The rise of the right wing, of fascist ideology, is inextricably linked with the crises of capitalism, which are periodic and inevitable because of the internal contradictions within the capitalist system, which can never be overcome, because capitalism is an antagonistic class-based system in which differing class interests cannot be reconciled.
Fascism is the iron fist of capitalism, to ensure and secure private property, the private profits and rents of the capitalist class. It is capitalism in its most violent and ruthless form.
As the capitalist system bounces from one crisis to the next, and as the crisis deepens and widens, the working class, no longer content with the misery of poverty, hunger, debt, austerity, cuts to public services, the sale and privatisation of public lands, utilities, and services, begins trying to advance its position and interests in society. When the working class begins to organise itself as a real threat to the existing system and the privileges of the capitalists and their private property, it is under these conditions that we find fascism rising up, financed by the ruling class to act as the henchmen, doing their dirty work on the ground.
The purpose of right-wing and fascist organisations is to prevent the working class gaining significant power. As the working class deepens its class-consciousness, broadens its struggle, organises itself industrially and militantly, and demands more from a government than what a government can provide, thus becoming more revolutionary, fascist movements, propped up by the ruling class, try to step in and assimilate themselves as a voice of the workers. This is a ruse, a way to disarm the workers in order to smash the workers’ organisations that are threatening to disrupt the profits of the ruling class.
As the class struggle deepens, they use the crisis of capitalism as an excuse for state repression, censorship, imprisonment and even execution of the most advanced sections of the workers’ movement, while at the same time they target the most vulnerable and marginalised in society, using them as scapegoats for the economic crisis.
Fundamentally, fascism is for conserving the laws, customs and treaties that protect the ruling class and their right to private property: their right to own the means of production and their ability to exploit and extract profit from the labouring masses.
Fascists and leading figures of the right prostitute the word “patriotism” to gain support from a public who are already angry and disfranchised by the established political parties and the state of affairs in society. Their “patriotism,” however, is nothing more than narrow nationalism and racism, dedicated to the national interests of the ruling class, ensuring the suppression of the workers’ movement.
Fascism is organised counter-revolution. Its analysis of crisis is superficial; and though they may pay lip service to popular demands and issues facing working people, in the final analysis they do not propose to change the relations of class power. Just like social democrats, centrists, and revisionists, their purpose is unveiled in times of crisis. They drop the veil of democracy used by other forces and implement their iron rule of power in the interests of the ruling class, guaranteeing the protection of private property for the owners of capital against a class-conscious workers’ movement.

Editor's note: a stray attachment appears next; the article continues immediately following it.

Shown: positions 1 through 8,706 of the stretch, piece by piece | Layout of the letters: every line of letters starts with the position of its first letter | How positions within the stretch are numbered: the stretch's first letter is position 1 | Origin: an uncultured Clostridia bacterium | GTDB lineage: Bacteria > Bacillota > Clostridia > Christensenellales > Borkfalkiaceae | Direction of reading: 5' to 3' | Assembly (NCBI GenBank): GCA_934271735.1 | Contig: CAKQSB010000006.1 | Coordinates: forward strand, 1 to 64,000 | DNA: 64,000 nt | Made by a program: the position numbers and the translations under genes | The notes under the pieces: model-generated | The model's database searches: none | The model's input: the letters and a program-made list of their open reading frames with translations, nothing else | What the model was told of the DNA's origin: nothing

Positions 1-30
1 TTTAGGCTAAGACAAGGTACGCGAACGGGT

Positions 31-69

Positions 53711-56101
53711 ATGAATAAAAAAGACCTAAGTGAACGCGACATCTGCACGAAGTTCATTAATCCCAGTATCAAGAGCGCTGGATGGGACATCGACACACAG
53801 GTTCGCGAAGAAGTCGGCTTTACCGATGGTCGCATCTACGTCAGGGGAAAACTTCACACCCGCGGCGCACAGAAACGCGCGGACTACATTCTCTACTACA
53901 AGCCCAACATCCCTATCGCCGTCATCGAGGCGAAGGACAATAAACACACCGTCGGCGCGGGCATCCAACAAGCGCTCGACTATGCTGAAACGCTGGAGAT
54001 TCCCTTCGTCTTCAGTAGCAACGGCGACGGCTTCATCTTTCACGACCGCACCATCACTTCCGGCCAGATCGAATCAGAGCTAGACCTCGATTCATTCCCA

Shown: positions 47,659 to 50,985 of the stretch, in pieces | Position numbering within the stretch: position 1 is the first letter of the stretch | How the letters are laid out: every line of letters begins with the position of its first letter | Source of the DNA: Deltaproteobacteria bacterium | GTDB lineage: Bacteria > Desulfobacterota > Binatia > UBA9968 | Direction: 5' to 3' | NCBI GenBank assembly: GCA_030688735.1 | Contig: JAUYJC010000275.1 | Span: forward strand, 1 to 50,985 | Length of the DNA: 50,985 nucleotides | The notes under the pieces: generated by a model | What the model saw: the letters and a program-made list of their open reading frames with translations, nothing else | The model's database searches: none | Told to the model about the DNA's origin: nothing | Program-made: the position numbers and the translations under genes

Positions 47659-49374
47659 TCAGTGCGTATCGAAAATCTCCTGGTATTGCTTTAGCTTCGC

We witness this today in Latin America, where progressive governments are causing a crisis for capitalism and the imperialist empire of the United States when they nationalise and put into public ownership their resources. As the Bolivarian revolution has spread, so too has the growth in the extreme right and fascist forces, instigating coups and sabotage against progressive governments, supported and financed by the indigenous capitalist ruling class and the imperialist blocs. Their private media mouthpieces then spread their propaganda to the outside world. The thin veil of democracy slips away once they are able to establish some power in the country.
This is the common practice of imperialist hegemony, witnessed around the globe for more than a century.
Integral to the right-wing ideology is the centrality of war: a philosophy of war, of war preparation, with the building up of the military-industrial complex for imperialist war practice. Going hand in glove with this war philosophy is a racist ideology, the idea of a superior race, a smokescreen used as a way to legitimise and desensitise one society from bombing and mass-murdering civilians of another society.
Again we must emphasise that fascism is capitalism in its most desperate form. Capitalism, fascism and war are inseparable; and there are very few things as profitable as war. Capitalism, with its internal contradictions, will remain in constant crisis, therefore fascism will always threaten to rise in its interests; and therefore war is an inevitable part of the capitalist system.
Without a Marxist class analysis of the causes of the capitalist crisis and without offering an alternative, we leave the space open for right-wing and fascist voices, with their lies, deceit, and hate. Without our exposing and opposing them they become in the eyes of the public just another dissenting voice, critical of the political establishment, which will garner them support.
Our duty as anti-fascists, anti-imperialists, is to expose their hate, their lies, their deceit, wherever possible to block any potential growth of their movement here in Ireland and, where possible, elsewhere around the globe.